You use Try when there is a chance that the code that you place in
the Try block will cause an exception that you want to catch. If you
don't catch the exception, it should be caught by AutoCAD's runtime
but perhaps there's something wrong there.

The confusion about using Throw is that you are writing a method
that is called from LISP, so if the arguments passed from the calling
LISP code are wrong, then you can throw an exception, and the
AutoCAD runtime will catch it, and translate it to a LISP error along
with the error message.

Your mistake in that code, is that you are checking arguments passed
from the calling LISP code, and if they're not what you expect, you are
showing a message on the console and returning null, rather than
throwing an exception that triggers a LISP error, which is what should
happen if the arguments are not correct.

That has nothing to do with using Try/Catch to catch an exception that
might be raised by the .NET APIs that you call.

You really don't need to catch argument-related exceptions thrown
by the .NET code you call, you should just let then bubble up and
stop your code. But if there's a fatal error happening, then you only
need to catch System.Exception, and see what the message is. You
can also re-throw the exception back to the calling LISP code as well.

Catching System.Exception is the 'catch-all' case that will catch any
exception, since all exceptions are derived from System.Exception.
E.g., catch( System.Exception ) is like using vl-catch-all-apply, as they
both catch any exception/error thrown.

BlackBox

  • King Gator
  • Posts: 3770
Re: AutoCAD.NET | Handling *Exceptions
« Reply #8 on: April 17, 2012, 04:30:43 PM »
Very informative, Tony... Thank you.
"How we think determines what we do, and what we do determines what we get."

dgorsman

  • Water Moccasin
  • Posts: 2437
Re: AutoCAD.NET | Handling *Exceptions
« Reply #9 on: April 17, 2012, 04:45:47 PM »
There's a few instances I can think of where errors need to be caught, mostly dealing with making sure external resources are properly closed e.g. closing database connections and releasing lock files.
If you are going to fly by the seat of your pants, expect friction burns.

try {GreatPower;}
   catch (notResponsible)
      {NextTime(PlanAhead);}
   finally
      {MasterBasics;}

exmachina

  • Guest
Re: AutoCAD.NET | Handling *Exceptions
« Reply #10 on: April 17, 2012, 05:36:24 PM »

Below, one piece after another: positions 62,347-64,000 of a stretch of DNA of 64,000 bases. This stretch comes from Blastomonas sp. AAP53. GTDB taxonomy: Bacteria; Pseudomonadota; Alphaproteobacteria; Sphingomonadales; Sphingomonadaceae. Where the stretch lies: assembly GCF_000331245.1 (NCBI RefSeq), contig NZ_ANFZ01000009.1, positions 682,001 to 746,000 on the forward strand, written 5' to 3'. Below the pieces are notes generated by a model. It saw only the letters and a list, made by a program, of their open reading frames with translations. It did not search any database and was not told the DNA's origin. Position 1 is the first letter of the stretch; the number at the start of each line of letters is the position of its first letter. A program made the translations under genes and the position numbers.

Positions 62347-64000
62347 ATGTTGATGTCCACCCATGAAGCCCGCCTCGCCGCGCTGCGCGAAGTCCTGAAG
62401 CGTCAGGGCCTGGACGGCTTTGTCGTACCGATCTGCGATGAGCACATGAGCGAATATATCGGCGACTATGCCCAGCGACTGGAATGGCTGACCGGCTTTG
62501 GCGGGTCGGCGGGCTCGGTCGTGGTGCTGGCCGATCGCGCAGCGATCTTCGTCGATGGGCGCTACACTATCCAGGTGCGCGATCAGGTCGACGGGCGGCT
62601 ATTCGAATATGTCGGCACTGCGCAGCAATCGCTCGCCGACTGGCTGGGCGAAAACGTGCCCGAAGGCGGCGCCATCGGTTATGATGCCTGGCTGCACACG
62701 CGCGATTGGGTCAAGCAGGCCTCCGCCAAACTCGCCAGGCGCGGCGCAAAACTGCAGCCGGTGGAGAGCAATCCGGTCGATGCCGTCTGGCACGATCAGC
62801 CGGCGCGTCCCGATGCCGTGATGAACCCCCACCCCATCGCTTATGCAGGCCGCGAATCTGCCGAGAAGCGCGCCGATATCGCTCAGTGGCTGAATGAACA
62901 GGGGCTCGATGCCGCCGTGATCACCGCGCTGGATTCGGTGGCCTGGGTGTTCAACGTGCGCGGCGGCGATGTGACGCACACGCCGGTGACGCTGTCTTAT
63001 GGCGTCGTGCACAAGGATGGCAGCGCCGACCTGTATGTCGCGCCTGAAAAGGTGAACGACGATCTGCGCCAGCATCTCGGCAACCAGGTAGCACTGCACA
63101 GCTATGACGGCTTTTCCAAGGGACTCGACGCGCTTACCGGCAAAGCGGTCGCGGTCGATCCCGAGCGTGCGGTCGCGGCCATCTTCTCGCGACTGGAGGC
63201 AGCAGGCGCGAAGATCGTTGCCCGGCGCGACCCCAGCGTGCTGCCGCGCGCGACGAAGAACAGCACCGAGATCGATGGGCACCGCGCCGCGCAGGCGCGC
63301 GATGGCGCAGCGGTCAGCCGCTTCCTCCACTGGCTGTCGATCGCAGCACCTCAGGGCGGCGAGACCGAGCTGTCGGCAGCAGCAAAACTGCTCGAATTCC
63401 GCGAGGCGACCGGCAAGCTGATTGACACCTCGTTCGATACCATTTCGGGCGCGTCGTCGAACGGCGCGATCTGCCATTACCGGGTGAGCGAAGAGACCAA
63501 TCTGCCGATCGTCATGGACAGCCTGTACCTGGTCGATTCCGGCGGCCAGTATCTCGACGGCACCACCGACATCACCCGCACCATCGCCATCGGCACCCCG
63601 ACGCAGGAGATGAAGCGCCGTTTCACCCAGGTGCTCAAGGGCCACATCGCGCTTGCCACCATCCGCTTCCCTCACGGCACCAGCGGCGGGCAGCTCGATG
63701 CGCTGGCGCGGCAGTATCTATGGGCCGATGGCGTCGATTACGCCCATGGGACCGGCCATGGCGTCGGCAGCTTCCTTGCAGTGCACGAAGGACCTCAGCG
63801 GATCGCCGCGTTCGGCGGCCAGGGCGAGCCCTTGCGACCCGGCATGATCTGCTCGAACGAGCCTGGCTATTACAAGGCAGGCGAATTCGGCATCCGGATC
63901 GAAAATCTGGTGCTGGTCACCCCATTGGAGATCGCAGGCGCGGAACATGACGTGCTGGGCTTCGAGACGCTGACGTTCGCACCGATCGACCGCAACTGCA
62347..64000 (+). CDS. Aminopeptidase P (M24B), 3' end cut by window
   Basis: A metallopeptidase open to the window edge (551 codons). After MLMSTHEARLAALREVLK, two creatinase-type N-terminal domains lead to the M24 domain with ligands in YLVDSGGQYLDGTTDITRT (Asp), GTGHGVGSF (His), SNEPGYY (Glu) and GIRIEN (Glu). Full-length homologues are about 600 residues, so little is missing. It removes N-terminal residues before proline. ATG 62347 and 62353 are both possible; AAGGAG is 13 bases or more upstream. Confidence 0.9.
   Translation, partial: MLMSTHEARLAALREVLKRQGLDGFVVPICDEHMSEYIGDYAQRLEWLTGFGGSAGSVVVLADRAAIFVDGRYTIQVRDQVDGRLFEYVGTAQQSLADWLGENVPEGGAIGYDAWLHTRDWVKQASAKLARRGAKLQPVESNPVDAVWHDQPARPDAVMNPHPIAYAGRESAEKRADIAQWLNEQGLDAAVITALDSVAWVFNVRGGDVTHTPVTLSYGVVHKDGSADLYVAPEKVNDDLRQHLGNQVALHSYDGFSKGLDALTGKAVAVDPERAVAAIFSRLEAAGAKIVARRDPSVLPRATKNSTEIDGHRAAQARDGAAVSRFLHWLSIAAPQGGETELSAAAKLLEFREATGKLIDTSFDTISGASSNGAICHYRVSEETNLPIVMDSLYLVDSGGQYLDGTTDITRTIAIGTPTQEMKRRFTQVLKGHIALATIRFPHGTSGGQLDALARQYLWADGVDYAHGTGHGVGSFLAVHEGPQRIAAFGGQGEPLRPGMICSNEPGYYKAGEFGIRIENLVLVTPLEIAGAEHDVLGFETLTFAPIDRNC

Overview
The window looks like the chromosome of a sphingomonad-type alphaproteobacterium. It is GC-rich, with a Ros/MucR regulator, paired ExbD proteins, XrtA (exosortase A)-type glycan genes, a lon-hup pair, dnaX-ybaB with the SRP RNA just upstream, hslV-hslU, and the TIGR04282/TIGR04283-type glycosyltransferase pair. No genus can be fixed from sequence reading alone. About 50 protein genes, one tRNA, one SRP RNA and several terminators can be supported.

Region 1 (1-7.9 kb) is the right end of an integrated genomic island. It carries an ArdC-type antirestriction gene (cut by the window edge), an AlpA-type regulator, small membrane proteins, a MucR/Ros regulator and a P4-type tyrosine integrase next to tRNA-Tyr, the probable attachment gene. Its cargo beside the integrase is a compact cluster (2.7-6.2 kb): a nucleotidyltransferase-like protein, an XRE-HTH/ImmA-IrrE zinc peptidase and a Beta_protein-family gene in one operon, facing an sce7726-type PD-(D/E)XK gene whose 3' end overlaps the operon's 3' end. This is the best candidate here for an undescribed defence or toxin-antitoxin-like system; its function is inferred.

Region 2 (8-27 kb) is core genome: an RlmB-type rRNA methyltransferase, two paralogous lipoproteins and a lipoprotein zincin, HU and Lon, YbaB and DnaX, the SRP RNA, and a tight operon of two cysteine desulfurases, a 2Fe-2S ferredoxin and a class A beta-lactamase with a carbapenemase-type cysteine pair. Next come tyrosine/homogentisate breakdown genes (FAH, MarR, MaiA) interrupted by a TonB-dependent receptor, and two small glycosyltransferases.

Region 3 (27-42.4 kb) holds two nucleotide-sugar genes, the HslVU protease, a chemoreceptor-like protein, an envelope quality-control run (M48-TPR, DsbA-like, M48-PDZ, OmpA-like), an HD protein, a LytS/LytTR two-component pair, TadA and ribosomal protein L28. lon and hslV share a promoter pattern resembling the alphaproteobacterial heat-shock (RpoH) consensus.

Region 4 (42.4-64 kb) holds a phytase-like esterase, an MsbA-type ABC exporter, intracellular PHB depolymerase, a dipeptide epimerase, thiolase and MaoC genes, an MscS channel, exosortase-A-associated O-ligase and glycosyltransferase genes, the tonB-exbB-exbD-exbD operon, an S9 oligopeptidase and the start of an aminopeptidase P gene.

There's a few instances I can think of where errors need to be caught, mostly dealing with making sure external resources are properly closed e.g. closing database connections and releasing lock files.

using Statement ????
http://msdn.microsoft.com/en-us/library/yh598w02.aspx

Any developer should analyze the workflow of your own code and add "catch" blocks  only when needed. Again: here is very well explained
http://msdn.microsoft.com/en-us/library/system.exception.aspx

If you are unsure then use a "clean output"
Code - C#: [Select]
  1. try {
  2.     //anything
  3. } catch {}

It seems that I am the only one who knows reads English ( @ MSDN) :whistle:

TheMaster

  • Guest
Re: AutoCAD.NET | Handling *Exceptions
« Reply #11 on: April 17, 2012, 06:06:30 PM »
There's a few instances I can think of where errors need to be caught, mostly dealing with making sure external resources are properly closed e.g. closing database connections and releasing lock files.

Actually, you don't catch exceptions only to do termination
handling, you use Try/Finally (without Catch), or the Using
construct.
« Last Edit: April 17, 2012, 06:11:01 PM by TheMaster »

It's Alive!

  • Retired
  • Needs a day job
  • Posts: 8690
  • AKA Daniel
Re: AutoCAD.NET | Handling *Exceptions
« Reply #12 on: April 17, 2012, 07:35:07 PM »
If you are unsure then use a "clean output"
Code - C#: [Select]
  1. try {
  2.     //anything
  3. } catch {}

This is one snippet of code I truly dislike. I know it's sometimes hard to avoid but it should be used with caution

exmachina

  • Guest
Re: AutoCAD.NET | Handling *Exceptions
« Reply #13 on: April 17, 2012, 08:04:51 PM »
Obviously this must be used in the right environment and with some caution
I use it for "LispFunctions"
Code - C#: [Select]
  1. try {
  2.   //anything
  3. } catch {}
  4.  return null

But this code snippet is present in many more "professional codes" ("commercial" dll's)  than any one could imagine

Jeff H

  • Needs a day job
  • Posts: 6150
Re: AutoCAD.NET | Handling *Exceptions
« Reply #14 on: April 17, 2012, 08:07:46 PM »
There's a few instances I can think of where errors need to be caught, mostly dealing with making sure external resources are properly closed e.g. closing database connections and releasing lock files.

using Statement :? ?
http://msdn.microsoft.com/en-us/library/yh598w02.aspx

Any developer should analyze the workflow of your own code and add "catch" blocks  only when needed. Again: here is very well explained
http://msdn.microsoft.com/en-us/library/system.exception.aspx

If you are unsure then use a "clean output"
Code - C#: [Select]
  1. try {
  2.     //anything
  3. } catch {}

It seems that I am the only one who knows reads English ( @ MSDN) :whistle:

Wow thanks for those great links!!
 
I never have heard of MSDN. I wish I had known about that before.
Oh crap its in English like you mentioned. I can only talk and write in English, but read in Kazakhstaneese.
Oh well.